Wade Miley allowed one hit through seven innings Friday night. (Stephen Dunn/Getty Images)

Closing Time: Red Sox doomed by Mike Trout walk-off homer

Rob Bradford
July 17, 2015 - 8:36 pm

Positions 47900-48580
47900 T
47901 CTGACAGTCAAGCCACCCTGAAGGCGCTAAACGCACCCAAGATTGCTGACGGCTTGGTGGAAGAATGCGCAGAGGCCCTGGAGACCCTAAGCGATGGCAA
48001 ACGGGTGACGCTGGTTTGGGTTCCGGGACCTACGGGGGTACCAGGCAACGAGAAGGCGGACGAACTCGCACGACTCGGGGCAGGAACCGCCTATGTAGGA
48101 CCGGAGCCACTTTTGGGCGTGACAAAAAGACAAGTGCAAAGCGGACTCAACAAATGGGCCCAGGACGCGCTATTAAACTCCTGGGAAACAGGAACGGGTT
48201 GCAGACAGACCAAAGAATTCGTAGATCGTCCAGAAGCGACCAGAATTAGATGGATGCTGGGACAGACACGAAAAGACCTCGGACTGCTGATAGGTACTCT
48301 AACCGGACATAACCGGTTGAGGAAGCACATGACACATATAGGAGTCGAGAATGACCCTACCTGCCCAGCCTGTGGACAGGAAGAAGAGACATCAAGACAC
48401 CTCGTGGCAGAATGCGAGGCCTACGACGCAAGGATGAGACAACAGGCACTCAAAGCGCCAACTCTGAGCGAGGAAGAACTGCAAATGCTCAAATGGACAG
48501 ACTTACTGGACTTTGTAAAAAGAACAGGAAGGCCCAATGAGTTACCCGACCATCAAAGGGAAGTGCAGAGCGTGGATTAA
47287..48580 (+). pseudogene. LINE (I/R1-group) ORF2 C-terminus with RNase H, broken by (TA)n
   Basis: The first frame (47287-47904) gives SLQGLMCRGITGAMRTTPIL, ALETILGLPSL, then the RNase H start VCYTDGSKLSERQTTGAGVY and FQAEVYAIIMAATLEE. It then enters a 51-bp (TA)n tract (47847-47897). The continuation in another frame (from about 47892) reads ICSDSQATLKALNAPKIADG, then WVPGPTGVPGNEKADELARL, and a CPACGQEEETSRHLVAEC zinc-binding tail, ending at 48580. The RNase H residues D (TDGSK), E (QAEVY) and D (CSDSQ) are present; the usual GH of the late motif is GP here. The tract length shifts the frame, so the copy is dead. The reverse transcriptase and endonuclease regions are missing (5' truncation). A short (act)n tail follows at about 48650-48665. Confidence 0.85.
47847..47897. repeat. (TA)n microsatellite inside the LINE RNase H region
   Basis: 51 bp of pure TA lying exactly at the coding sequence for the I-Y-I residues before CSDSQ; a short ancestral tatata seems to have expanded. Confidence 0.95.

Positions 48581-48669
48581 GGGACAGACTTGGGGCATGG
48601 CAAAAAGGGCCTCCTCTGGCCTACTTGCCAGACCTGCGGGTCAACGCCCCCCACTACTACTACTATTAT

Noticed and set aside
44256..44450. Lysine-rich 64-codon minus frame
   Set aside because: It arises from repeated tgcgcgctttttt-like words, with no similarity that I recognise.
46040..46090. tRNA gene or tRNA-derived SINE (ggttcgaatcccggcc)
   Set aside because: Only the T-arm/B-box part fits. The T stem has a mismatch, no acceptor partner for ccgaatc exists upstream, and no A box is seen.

ANAHEIM -- This just in: Mike Trout is really, really good. Trout deposited an 0-1 fastball from Koji Uehara over the center field with two outs in the ninth inning to give the Angels a 1-0 win over the Red Sox Friday night at Angel Stadium. With the one swing of the bat, the Red Sox now find themselves 7 1/2 games out of first-place in the American League East thanks to the Yankees' 4-3 win over Seattle. "I was trying to go a little bit more outside than that pitch," said Uehara, who threw back-to-back fastballs to Trout. The Angels' star slugger came into the game 0-for-5 with three strikeouts against Uehara. "I was trying to go way outside," said Red Sox catcher Ryan Hanigan. "If you saw where I set up, it was three or four inches off. It just kind of came back." It was the first home run allowed by Uehara since May 19, with the closer not having allowed a run in his previous 10 outings. Prior to Trout, it was Wade Miley who was the game's headliner. The Sox starter carried a no-hitter into the seventh inning, having thrown 84 pitches. To that point he had only allowed one baserunner, walking Chris Iannetta with one out in the sixth. But Miley's big moment was ruined when Kole Calhoun jumped on a 90 mph, first-pitch fastball to lead off the seventh, finding the center field wall for a double and the hosts' first hit. "Trying to go down and just left it up a little bit," Miley said. "I thought he was going to get it," said Red Sox first baseman Mike Napoli of the Sox' pitcher vying for the no-hitter. To Miley's credit, he kept his composure and got out of a tricky situation later in the frame. Calhoun had reached third after a Mike Trout sacrifice fly, but a pop up to shallow right field by Albert Pujols would be followed with Erick Aybar's inning-ending ground out to shortstop. (The inning-ending play was made possible by Xander Bogaerts' fine execution of the grounder in the third base-shortstop hole.) "That'€™s a play he doesn'€™t make a year ago," said Farrell of Bogaerts' back-handed stab. "To preserve a scoreless tie to end the seventh inning, he ranges far to his right to get a speedy runner by a good step, that'€™s an outstanding major-league play." Miley would finish his outing having gone seven innings and one batter, being replaced by reliever Junichi Tazawa after the starter issued a leadoff walk in the eighth inning to David Freese. He ended up throwing 101 pitches, striking out six. The outing marked just the second start in Miley's career he allowed only one hit, having held the Marlins to the same offensive output April 29, 2012. Against the Angels this season, the lefty has allowed just one run on five hits over 15 innings. "We had a plan, it was a little unconventional but the lineup'€™s tough so we'€™ve got to create some things, read their swings and see what they'€™re trying to do," Hanigan said. "We were able to be one step ahead. And he executed, obviously. "We threw five, six changeups in a row at one point. Three or four heaters in in a row. I was going off what I thought they were looking for, what they were trying to do. It was fun." While Miley was dominating, the Red Sox were finding moderate success against Angels starter C.J. Wilson, managing at least one baserunner in each of the lefty's eight innings. But the Sox never could mount any serious threats against Wilson, who didn't allow any runner to reach third. "Wade was outstanding," Farrell said. "That was a well-played game, and unfortunately we come up on the wrong side of a 1-0 score. He was aggressive. He threw a lot of strikes. There were some at-bats he got behind in the count but found a way to get back to salvage an at-bat. He makes a big pitch a couple of times on 3-2 counts. He was very good. But like I said, a well-played game and unfortunately we come up on the short end."